Of course, you don’t want to mess up. Of course, you want to do your best work (any self-respecting creative professional would). However, keep in mind that perfection can never be achieved.

The things you don’t like about your work will rarely be noticed by someone else. And if they do, then, more often than not, there will be an easy fix for it.

If the client wants you to change something in the project, either change it and be done with it, or be ready to defend your decision with a solid, well-defined and concrete reason for not changing something. No matter what you do, don’t take it personally. It’s not about you. It’s about what’s best for your project.

Parting Words

Being a creative professional — whether you’re a photographer, illustrator, web designer, graphic designer, etc. — is often seen as a gift. After all, we get to do something that we can be very passionate about. Therefore, we have to be smart enough to know the pitfalls and the real opportunities that can elevate our work to be something great.

Doing creative work is still work, although sometimes it might be easy to forget that because it’s a very enjoyable profession. Always remember that you have deadlines, clients to answer to and an audience that will need to see your work.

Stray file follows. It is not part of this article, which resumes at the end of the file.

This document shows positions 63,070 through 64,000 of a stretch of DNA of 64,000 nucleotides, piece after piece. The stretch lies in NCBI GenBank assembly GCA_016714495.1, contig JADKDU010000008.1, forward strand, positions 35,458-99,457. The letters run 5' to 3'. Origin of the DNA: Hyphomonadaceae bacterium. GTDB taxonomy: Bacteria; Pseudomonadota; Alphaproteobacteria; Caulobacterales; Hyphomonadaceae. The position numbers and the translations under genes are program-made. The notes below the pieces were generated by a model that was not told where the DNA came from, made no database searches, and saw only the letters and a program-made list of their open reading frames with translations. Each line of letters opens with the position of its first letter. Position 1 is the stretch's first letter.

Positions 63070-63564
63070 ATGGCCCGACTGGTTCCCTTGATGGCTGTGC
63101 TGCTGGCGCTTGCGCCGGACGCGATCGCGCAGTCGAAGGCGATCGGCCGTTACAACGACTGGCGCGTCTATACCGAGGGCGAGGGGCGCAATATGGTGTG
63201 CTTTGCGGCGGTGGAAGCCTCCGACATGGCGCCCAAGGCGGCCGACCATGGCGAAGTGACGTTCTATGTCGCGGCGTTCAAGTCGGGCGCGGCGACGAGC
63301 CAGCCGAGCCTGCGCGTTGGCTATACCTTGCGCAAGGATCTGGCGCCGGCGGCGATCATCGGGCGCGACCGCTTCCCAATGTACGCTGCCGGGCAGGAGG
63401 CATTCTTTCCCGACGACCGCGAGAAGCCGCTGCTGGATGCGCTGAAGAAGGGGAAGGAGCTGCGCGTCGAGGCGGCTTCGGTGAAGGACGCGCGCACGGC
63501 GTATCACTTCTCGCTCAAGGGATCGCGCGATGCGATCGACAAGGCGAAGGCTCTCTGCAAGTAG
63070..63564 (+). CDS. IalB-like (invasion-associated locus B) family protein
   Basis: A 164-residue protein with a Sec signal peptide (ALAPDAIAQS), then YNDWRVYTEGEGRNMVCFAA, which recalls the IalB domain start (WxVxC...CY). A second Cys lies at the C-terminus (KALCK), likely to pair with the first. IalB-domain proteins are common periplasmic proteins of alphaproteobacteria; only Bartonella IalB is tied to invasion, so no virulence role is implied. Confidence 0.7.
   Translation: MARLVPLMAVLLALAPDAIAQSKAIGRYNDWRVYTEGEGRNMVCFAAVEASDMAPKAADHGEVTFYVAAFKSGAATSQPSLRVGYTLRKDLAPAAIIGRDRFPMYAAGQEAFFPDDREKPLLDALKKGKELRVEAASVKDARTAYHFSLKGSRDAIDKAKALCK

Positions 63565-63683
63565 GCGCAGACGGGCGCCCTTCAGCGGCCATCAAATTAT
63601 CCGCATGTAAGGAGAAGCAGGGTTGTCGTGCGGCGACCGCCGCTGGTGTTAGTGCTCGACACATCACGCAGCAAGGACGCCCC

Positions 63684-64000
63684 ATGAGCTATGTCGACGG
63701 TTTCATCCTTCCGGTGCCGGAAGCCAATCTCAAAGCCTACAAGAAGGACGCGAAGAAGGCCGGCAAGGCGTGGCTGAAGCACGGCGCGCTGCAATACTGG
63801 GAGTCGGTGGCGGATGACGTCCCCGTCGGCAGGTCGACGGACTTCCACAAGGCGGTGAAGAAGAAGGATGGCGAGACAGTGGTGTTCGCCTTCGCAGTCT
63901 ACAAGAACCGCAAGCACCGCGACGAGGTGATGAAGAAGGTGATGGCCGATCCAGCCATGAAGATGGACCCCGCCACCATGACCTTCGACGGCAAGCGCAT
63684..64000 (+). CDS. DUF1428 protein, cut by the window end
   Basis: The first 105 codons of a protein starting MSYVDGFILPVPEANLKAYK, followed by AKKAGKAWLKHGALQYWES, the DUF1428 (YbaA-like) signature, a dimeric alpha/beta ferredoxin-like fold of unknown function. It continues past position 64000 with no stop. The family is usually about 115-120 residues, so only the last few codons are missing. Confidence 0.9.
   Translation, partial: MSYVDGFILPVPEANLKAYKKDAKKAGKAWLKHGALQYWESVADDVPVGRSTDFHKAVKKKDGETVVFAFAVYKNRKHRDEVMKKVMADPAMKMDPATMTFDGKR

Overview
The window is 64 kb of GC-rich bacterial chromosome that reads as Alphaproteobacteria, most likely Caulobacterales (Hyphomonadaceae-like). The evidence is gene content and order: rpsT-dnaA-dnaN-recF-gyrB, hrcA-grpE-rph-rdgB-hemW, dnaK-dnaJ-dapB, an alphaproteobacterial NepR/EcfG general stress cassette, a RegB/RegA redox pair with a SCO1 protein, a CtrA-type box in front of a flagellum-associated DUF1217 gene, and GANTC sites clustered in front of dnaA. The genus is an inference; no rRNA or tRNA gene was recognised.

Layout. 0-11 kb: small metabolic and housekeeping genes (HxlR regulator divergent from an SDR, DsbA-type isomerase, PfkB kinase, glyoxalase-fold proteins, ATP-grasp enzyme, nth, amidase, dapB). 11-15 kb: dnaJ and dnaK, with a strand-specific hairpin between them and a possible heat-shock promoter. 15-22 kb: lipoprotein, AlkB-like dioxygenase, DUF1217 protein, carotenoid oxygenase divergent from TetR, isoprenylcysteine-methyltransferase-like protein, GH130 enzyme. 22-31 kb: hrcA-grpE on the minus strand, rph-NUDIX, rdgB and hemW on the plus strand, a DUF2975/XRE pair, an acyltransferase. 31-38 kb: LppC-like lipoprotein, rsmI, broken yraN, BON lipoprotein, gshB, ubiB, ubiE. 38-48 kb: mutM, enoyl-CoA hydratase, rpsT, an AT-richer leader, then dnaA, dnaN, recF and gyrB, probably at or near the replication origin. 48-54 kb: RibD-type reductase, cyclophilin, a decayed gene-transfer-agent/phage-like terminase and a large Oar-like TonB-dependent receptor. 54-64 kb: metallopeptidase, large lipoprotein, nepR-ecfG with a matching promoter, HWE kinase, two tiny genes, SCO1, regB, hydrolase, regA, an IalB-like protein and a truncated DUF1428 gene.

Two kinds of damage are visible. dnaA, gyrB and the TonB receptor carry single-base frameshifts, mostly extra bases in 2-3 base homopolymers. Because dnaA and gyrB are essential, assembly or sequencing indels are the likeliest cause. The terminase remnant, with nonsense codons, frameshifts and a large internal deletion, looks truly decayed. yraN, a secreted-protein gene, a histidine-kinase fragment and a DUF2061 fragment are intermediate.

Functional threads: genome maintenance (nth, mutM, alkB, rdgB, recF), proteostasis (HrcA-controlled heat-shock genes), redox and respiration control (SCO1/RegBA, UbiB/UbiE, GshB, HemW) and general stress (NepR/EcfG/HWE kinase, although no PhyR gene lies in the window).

• Julie Loehr

    This is great wisdom! How many hours are wasted on letting creativity flow and the problem isn’t solved. Before each project I will now ask:
    What is the solution the client wants?
    What do I want to achieve for them?
    Then begin!
    Thank you!

  • This can be hard advice to take. The insights are good.

  • glg

    wow,,its really hard to answer XD

  • The comparison to Ali’s jab was just spot-on. It wasn’t the best weapon in his arsenal, but it got the job done. That also goes for much of our creative work– most of it need not be masterpieces, only that they should do the work for which we’re being paid for.

    Thanks for a very insightful article.

  • Muhammad Ali’s, such a man! Great Writeup, Thanks for sharing.

  • At the time of net surfing, I have found your blog. Really,it is very much informative. Thanks for nice sharing.

  • BV

    Great and inspiring post – like many other posts in this blog 🙂 I see it as sort of returning to the old phrase “define the problem and you’re halfway there” (or something like that – don’t remember the exact words). Anyway; I’ve found on several occasions that it’s actually true; start out by spending some time thinking about the problem and then (re-)define the problem in your own words. In this way, you internalize (as you force yourself to phrase the problem through analysis and synthesis) and you’ll be able to discuss the problem / need with the client on a more informed level.

  • BV

    Oh – and one more thought that occured to me when I read the passage about spending six hours in Photoshop or Illustrator and getting nowhere: From my own experience (and after having read this kind of advice in a lot of places off- and online), sketching out possible solutions by hand before diving into your digital tool of choice can really save a lot of time and effort as well. In this way, you can sometimes hit the head of the nail before even producing anything digital – and can spend valuable time refining your idea digitally (+ produce the final outcome) instead.